Sweden Trials Europe’s First All-Electric Building Site – What Will it Mean for Global Construction?
Few countries around the world are as renowned for their levels of innovation as Sweden, with this borne out by the World Intellectual Property Organization’s annual ‘Global Innovation Index’.
According to last year’s findings, Sweden actually ranked as the world’s third most innovative country (behind Switzerland and USA), thanks largely to its popularity among tech startups and the nation’s modern approach to education and its level of investment in business infrastructure.
Of course, innovation can also manifest itself in a number of different ways, with one Swedish municipality having recently begun trailing Europe’s first ever all-electric building site.
But what’s behind this unique and eye-catching project, and what will it mean for Sweden’s push for carbon neutrality?
Building for the Future – How Sweden is Electrifying Construction
The project itself will take place in Östersund, where work has already begun on building a kindergarten to house up to 144 pupils. The existing, more traditional structure only has a capacity of 54 students, while the work is being undertaken and overseen by Fossilfritt Sverige (Fossil-Free Sweden).
This is a government-backed agency that was established back in 2015, with a view to coordinating Sweden’s transition to renewable energy. This has inspired the decision to create a project that will only make use of electrical equipment, with this being the first endeavour of its type in the EU.
Make no mistake; this is a significant flagship project for Fossilfritt Sverige, who are striving to increase the pace with which Sweden (and particularly its construction sector) transitions to renewable energy usage. Östersund itself has set a target of achieving carbon neutrality by the year 2030, with the electrification of construction sites thought to be a relatively simple (and effective) step towards accomplishing this objective.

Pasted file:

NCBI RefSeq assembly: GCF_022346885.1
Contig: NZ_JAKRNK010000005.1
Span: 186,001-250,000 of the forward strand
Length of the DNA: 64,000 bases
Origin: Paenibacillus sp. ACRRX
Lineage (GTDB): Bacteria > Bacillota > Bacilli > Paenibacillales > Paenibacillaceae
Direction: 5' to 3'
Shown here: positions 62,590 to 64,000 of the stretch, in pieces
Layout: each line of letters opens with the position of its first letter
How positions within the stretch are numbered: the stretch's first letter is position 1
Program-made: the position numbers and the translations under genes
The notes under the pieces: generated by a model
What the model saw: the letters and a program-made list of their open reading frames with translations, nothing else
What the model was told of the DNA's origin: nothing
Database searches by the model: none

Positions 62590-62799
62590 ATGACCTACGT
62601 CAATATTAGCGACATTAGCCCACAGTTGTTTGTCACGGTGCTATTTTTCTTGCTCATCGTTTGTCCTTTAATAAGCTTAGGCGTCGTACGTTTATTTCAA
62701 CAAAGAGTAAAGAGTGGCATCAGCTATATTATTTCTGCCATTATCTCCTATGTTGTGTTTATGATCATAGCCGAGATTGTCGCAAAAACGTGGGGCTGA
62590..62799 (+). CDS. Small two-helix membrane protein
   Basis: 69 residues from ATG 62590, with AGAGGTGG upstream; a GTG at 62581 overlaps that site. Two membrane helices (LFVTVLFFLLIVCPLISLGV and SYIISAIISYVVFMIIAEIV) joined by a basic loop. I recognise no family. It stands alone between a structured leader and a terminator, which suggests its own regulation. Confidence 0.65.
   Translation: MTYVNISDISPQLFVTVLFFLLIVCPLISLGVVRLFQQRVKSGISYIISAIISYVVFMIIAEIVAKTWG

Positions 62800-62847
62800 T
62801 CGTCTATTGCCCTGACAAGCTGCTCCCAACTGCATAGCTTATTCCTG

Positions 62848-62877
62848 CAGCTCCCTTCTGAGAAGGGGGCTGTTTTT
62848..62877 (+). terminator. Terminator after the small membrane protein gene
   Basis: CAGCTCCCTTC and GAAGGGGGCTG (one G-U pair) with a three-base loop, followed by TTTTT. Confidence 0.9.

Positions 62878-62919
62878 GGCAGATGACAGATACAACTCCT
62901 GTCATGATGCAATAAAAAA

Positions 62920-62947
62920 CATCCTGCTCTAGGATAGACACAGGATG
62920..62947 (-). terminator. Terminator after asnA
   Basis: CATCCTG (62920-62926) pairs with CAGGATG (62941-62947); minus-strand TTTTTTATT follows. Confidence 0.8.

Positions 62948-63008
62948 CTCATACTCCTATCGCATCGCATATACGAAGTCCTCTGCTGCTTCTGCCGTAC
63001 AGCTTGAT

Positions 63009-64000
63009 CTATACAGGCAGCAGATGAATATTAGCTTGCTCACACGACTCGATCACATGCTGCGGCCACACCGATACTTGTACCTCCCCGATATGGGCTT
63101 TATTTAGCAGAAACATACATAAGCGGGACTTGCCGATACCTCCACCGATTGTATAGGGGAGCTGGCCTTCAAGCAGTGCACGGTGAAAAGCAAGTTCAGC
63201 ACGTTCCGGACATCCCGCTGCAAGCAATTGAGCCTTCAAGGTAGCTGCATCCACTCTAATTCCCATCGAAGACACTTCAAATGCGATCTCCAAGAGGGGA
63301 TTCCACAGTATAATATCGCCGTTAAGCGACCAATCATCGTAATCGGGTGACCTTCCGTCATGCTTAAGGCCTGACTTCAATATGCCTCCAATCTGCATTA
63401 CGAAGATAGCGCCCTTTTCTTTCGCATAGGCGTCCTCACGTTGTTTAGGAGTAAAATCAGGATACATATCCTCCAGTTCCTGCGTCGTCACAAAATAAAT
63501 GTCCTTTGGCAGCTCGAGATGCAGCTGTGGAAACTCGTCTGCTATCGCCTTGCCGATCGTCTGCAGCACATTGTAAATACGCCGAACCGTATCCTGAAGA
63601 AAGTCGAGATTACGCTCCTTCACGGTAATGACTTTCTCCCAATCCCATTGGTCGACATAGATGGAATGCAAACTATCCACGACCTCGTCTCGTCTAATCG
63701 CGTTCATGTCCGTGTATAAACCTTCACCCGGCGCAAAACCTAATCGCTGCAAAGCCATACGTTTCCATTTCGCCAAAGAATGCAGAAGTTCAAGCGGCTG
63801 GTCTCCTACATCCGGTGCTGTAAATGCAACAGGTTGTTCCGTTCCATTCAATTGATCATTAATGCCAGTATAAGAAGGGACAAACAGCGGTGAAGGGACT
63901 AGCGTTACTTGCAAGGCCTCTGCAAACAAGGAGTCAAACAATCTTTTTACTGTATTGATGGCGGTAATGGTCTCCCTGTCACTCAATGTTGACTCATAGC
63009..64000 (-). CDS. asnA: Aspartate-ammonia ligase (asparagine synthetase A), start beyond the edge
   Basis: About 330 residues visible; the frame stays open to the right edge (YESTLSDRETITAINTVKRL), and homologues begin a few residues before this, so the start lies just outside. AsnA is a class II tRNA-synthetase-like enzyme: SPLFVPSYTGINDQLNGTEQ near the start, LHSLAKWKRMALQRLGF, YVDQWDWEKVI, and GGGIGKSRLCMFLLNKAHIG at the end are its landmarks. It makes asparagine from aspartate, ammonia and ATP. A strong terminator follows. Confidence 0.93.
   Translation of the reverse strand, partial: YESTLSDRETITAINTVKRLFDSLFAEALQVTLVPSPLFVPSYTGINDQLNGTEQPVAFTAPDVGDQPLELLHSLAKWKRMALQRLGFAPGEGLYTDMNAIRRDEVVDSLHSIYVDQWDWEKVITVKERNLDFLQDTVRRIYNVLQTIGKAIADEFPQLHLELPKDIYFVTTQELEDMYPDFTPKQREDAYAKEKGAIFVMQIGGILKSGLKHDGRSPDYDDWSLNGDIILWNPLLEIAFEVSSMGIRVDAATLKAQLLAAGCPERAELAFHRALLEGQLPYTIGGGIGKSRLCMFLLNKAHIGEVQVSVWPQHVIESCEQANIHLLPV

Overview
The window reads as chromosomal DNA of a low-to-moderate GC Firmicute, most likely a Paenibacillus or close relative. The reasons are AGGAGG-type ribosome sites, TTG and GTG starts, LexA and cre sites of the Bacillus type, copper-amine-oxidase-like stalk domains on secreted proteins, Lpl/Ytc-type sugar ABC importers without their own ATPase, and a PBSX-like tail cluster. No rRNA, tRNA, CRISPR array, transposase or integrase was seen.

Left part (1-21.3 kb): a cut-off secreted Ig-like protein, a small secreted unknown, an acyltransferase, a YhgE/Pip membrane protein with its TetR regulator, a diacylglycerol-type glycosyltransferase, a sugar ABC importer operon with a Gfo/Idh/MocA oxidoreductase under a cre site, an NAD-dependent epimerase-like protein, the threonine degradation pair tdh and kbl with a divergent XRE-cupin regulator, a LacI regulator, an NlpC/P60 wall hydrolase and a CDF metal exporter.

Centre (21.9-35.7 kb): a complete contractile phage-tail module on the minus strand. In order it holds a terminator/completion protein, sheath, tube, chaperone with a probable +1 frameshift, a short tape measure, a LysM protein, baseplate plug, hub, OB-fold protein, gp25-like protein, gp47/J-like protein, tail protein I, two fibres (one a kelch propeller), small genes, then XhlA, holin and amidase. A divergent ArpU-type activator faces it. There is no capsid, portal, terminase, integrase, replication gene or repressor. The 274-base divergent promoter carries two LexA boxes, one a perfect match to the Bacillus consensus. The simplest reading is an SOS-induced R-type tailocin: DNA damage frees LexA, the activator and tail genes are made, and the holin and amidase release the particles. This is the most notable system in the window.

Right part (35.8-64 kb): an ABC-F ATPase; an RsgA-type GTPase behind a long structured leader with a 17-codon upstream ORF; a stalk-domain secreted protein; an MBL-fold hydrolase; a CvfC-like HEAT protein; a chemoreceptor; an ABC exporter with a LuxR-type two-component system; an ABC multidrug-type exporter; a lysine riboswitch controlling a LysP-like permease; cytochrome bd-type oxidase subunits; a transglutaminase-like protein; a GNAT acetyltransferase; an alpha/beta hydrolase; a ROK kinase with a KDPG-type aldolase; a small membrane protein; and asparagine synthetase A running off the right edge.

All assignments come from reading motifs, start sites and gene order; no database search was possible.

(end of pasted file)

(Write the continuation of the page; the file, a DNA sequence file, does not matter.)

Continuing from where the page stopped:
Fossil-Free Sweden have previously revealed that Sweden’s construction and real estate sector as a whole accounts for around 20% of the country’s total emissions, with on-site work machines responsible for most of these. So, deploying emission-free equipment will have a huge impact on driving sustainability in construction and directly reducing air pollution.
Following a preliminary study by Skanska, which remains one of Sweden’s biggest and most influential companies, 95% of the on-site machines will be completely electrified, with this likely to reduce carbon emissions by approximately 64 tonnes compared with a more traditional approach to construction.
This will represent a seismic shift in the industry, while the current estimate is that construction will be completed in the third quarter of 2025.
The Last Word
Of course, Sweden is already a trailblazer in the fields of sustainability and ESG, with GHG (greenhouse gas) emissions having decreased markedly in recent years.
Because of this, an exceptionally low share of the population is exposed to harmful levels of air pollution too, although the nation’s construction and real estate sector remains responsible for a significant portion of the harmful emissions that are produced.
However, the all-electric construction project in Östersund could represent significant change within this marketplace, while also making the concept of carbon neutrality a little more attainable.